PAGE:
Solution: The initial creator of the table is not the same as the user now trying to write to the table. This could be because the U2M and M2M are seen as two different users, and by default, only the original owner of the table can write to it.

Issue 3 - Sorry, but we’re having trouble with signing you in. AADSTSxx: Application with identifier 'xx-xx-xx-xx-xx' was not found in the directory 'Databricks'. 

The client ID configured in profiles.yml does not correspond with a registered service principal. Please revise Step 1.

Issue 4 - invalid_client: AADSTSxx: The request body must contain the following parameter: 'client_assertion' or 'client_secret'

The redirect URI is configured with type “Web”, this should be of type “Mobile and desktop applications”. This is only relevant for the U2M workflow.

Recap of the benefits of OAuth for Azure Databricks and dbt.

By the end of this blog, you should have a clear understanding of how to configure OAuth credentials for Azure Databricks and dbt.

While it may seem more complex to set up initially compared to the simpler configuration of Personal Access Tokens (PAT), the advantages OAuth brings to the table are substantial:

  • Reusing existing identity infrastructure such as Azure AD
  • Industry-standard
  • Short-lived tokens increase security
  • Supports a high number of users, not limited per workspace
  • Offering a self-service mechanism to data consumers

This makes OAuth a preferred option for many data platform teams and data consumers using dbt on Azure Databricks.



Thank you for the great article. We really want to avoid generating PATs and thereby achieve less maintenance overhead. We like to use oauth for data download by our customers from the Lakehouse. Usually, they do it via PAT now with the below kind of code snippet running on their side.

Can you please kindly help us modify the below script using oauth? I mentioned in blue color what is contextualized to our environment.


pip install msal
pip install databricks-sql-connector
from msal import PublicClientApplication
import sys
from databricks import sql
import os
client_id = '123456789' -- client id of the service principal
tenant_id = '22222222' -- AD tenant id
username = '33333333' --user id
password = '4444444' --- with oauth password is not needed anymore
scope = [ '2ff814a6-3304-4ab8-85cb-cd0e6f879c1d/.default'] -- this is Azure Databricks resource id
app = PublicClientApplication(
client_id = client_id,
authority = "" + tenant_id
acquire_tokens_result = app.acquire_token_by_username_password(
username = username,
password = password,
scopes = scope
if 'error' in acquire_tokens_result:
print("Error: " + acquire_tokens_result['error'])
print("Description: " + acquire_tokens_result['error_description'])
with sql.connect(server_hostname = "",
http_path = "/sql/1.0/warehouses/123456",
access_token = acquire_tokens_result['access_token']) as
print("connection is fine",connection)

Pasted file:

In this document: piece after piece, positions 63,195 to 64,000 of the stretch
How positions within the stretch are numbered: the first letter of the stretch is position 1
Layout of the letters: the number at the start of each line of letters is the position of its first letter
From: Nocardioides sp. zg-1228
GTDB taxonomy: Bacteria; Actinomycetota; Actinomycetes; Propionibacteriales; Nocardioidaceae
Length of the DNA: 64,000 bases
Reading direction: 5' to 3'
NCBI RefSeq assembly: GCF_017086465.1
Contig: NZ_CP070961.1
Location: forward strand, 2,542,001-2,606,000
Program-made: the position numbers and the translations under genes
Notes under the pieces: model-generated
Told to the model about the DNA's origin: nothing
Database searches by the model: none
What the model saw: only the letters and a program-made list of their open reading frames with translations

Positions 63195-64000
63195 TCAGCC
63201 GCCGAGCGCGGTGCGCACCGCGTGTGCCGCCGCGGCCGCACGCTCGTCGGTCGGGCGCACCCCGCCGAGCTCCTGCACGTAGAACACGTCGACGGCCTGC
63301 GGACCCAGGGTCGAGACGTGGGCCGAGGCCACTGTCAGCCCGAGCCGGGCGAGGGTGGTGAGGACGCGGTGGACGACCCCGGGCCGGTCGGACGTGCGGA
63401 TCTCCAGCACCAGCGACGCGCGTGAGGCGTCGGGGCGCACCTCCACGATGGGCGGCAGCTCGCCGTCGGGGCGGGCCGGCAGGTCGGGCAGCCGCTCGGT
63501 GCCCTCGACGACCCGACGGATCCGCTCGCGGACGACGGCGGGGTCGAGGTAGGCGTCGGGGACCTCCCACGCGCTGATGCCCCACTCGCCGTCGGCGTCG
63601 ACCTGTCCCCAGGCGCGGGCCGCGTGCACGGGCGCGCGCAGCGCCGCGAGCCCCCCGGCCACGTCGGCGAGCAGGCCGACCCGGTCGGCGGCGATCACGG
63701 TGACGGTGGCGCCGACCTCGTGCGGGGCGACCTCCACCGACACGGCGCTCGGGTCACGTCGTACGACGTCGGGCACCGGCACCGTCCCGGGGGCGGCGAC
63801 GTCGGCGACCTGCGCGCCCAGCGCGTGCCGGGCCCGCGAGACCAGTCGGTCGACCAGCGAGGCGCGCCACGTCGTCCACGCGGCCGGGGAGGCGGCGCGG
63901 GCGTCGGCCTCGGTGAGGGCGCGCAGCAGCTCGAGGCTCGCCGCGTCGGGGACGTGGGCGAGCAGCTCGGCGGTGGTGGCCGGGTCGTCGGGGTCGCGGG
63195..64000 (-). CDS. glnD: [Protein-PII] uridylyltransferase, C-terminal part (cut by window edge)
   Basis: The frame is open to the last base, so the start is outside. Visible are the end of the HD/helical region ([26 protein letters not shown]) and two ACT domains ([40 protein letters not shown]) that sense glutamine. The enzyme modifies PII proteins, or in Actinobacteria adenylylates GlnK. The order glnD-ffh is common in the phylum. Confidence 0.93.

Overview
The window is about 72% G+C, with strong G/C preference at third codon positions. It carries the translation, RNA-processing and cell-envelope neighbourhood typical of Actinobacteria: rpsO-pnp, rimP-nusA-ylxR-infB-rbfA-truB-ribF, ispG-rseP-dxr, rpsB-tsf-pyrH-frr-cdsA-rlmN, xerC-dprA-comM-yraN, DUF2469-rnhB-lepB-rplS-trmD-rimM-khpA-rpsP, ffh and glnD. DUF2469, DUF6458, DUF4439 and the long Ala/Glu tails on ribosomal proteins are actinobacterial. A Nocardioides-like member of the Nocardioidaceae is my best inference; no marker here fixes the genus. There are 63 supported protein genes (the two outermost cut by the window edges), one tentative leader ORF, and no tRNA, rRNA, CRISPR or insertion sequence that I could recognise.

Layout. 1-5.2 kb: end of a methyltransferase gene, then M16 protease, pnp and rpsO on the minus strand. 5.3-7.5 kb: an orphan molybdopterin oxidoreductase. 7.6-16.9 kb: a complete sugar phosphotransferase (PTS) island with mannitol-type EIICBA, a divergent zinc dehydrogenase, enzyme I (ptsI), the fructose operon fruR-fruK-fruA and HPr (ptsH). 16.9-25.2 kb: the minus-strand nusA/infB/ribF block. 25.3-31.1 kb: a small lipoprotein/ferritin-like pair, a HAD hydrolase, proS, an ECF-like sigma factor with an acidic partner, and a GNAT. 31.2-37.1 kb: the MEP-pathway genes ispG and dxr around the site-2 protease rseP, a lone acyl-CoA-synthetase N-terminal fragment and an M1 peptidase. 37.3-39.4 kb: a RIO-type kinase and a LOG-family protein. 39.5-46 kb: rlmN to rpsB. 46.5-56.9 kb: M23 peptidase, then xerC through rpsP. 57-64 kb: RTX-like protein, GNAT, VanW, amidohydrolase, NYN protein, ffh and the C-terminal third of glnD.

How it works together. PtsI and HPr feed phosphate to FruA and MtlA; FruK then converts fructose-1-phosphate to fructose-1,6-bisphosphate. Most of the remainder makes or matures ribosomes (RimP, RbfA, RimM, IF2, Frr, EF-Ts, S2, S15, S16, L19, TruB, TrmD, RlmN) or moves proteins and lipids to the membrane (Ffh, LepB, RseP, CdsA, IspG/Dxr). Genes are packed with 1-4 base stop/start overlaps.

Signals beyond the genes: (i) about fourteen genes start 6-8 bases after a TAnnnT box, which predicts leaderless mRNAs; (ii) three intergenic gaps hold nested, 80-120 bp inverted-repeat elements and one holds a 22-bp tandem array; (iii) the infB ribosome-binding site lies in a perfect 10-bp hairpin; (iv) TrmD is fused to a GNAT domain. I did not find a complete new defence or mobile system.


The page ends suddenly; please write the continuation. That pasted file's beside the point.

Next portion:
with connection.cursor() as cursor:
cursor.execute("select current_date()")
result = cursor.fetchall()
for row in result:
Valued Contributor II
Valued Contributor II

The Databricks SQL connector supports user OAuth since version 2.7.0. You just need to specify `auth_type="databricks-oauth"` and set oauth_client_id parameter to the Application ID of the AAD application with user impersonation permission on Databricks.  See code here:

It's also quite easy to add support for service principal auth using the custom credentials. Here is an example of how to do it:



Hello Alex, thanks for your time.

I understand the application/service principal whose client id is mentioned is actually used to sign-in the user, example, "", who has got appropriate authorization on a set of objects in a schema of Unity Catalog.

I do not see in the sample code in the below link a way to specify this user name (""). Can you please guide -

Valued Contributor II
Valued Contributor II

the username will be taken from the user's session when connector opens browser window...


@alexott Our scenario is programmatic flow to download data from the Lakehouse. A Python script will run from AWS Lambda function, as an example. In such a case, will the above approach work?

Below article also conveys a similar approach of having an app in Azure to sign in user but does not use "user impersonation for azure databricks".

New Contributor II


We are big fans of dbt on databricks so this is great! We want to use this approach in our cicd workflows to generate elementary reports to publish them on azure storage from databricks to monitor our dbt jobs.

When we try to use oauth (M2M) like this it works well for our dev and prod workspaces but not our preprod/staging environment. The setup is identical using terraform so we are really stumped at this behaviour.

When we try to to this from our local machines dbt debug is really slow, 10 minutes to authenticate.